On their own, these appear minor. However they have a cumulative impact on the team, their fellow team members, on our clients and/or the organisation. Ultimately, they cost us time, energy, motivation and results!
After checking the business rules,
I need to find ways to stop rewarding
and encouraging poor behaviour!
2. Challenge my assumptions and defaults
Instead of automatically sending three staff to that meeting on Monday morning, I could ask:
“What if we didn’t?”
First, I must check the current business rules.
If I find that three of us do need to be there, and that there will be consequences if we don’t all attend: we will be there.
However, if I find that I only need to send two staff to the meeting, or even one, I should think about whether freeing-up some time may help us to produce even greater results overall.
Two staff freed-up to work on something else for 1 hour per week: Even if they still need to spend 20 minutes briefing and de-briefing each other, we have still regained 40 minutes per worker x 48 weeks (32 hours per year each).
I ask "What if we didn't?" many times every day. It challenges my default ways of operating.
If my defaults are correct: no problem. I have at least validated them.
If my defaults aren’t correct, or the team's defaults aren't ideal: I can explore the possibility of changing them!
3. Switch-off ‘flash’ messages
How many times a day do we get distracted by e-mail (or other) flash messages on our computer screens or phones?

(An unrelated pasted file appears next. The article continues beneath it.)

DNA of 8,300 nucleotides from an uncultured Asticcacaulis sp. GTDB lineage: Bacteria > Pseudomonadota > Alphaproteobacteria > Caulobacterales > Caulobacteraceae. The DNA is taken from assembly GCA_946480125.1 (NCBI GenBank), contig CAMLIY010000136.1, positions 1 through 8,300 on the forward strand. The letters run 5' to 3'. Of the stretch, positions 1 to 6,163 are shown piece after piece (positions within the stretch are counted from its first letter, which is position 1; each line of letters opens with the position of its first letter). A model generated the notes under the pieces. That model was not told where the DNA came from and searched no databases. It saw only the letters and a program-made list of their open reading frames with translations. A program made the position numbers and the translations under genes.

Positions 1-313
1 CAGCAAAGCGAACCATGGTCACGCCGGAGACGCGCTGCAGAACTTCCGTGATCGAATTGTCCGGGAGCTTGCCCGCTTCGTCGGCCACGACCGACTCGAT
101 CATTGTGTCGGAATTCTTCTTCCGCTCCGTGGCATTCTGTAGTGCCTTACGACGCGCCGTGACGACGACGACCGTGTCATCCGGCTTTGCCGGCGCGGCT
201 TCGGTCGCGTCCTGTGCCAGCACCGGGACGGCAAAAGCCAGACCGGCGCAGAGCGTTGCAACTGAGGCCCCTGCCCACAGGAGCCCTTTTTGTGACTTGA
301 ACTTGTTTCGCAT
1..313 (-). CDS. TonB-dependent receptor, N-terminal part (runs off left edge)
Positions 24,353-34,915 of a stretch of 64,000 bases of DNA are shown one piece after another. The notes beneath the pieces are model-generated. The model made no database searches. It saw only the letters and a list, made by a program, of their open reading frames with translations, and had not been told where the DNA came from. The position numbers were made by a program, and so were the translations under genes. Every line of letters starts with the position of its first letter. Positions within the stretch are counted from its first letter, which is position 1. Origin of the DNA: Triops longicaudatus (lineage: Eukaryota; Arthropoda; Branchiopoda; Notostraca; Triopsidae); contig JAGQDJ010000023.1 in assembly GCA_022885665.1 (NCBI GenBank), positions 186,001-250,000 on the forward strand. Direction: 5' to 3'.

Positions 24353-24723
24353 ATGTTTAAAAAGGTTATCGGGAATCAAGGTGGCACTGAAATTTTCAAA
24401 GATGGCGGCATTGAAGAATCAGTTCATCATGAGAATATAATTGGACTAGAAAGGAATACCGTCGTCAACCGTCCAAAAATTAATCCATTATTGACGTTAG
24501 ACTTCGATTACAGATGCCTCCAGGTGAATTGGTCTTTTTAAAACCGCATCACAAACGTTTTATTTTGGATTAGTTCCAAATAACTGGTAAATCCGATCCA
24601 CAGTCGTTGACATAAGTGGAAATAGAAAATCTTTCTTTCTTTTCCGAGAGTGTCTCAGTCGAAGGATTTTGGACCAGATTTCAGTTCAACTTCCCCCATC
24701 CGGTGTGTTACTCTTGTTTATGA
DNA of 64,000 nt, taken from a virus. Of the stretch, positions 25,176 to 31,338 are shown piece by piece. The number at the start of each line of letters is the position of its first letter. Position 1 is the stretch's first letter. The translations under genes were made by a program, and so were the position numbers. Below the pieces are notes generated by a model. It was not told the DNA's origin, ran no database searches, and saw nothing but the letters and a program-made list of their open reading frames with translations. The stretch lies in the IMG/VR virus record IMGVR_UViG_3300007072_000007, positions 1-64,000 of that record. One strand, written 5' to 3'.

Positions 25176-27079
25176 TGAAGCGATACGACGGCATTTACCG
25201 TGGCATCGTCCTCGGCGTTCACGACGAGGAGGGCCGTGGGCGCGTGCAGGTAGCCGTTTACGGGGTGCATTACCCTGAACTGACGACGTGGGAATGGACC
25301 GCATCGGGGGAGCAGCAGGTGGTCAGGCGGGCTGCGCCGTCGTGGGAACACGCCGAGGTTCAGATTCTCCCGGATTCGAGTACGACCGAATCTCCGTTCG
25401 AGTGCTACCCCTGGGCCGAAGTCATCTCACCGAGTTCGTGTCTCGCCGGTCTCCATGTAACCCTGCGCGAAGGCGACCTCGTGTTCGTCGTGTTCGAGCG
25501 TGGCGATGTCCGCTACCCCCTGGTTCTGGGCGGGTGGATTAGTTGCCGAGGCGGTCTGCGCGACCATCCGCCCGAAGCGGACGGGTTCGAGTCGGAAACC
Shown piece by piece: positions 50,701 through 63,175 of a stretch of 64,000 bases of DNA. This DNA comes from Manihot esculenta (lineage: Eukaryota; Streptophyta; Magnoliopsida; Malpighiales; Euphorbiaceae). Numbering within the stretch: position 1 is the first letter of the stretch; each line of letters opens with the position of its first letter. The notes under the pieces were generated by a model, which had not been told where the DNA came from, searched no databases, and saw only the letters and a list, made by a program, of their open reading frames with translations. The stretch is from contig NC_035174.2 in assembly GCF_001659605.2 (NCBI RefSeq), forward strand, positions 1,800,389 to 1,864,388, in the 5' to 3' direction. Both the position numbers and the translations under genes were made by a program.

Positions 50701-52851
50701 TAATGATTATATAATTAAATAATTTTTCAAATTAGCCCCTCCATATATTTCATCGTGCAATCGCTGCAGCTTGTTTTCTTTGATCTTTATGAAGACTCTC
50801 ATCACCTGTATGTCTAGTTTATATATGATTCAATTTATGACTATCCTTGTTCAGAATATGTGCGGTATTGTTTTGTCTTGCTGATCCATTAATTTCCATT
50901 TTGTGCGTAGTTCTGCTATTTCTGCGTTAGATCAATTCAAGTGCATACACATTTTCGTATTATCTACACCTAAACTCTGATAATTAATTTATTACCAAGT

Do you ever get tempted to stop working on your current task, open a new e-mail or phone alert that flashed, only to find that it wasn't important, then decide to go back to the original task?
How quickly can you get back to peak performance? How many times a day does this happen to you?
Check the business rules:
Are we allowed to turn the messages off?
If I am not allowed to turn them off, I have to be creative about how to manage them.
I don’t mean don’t check e-mails or respond. Just find ways to manage them by being less distracted for short (or longer) periods of time.
What would happen if I was freed-up to work on my most important priority task, uninterrupted, for twenty or more minutes so that I can produce high quality results, then reward myself with an e-mail fix or a status update check-in?
Being busy is not my aim. Anybody can be busy.
I am paid to produce the best results that I can, over time.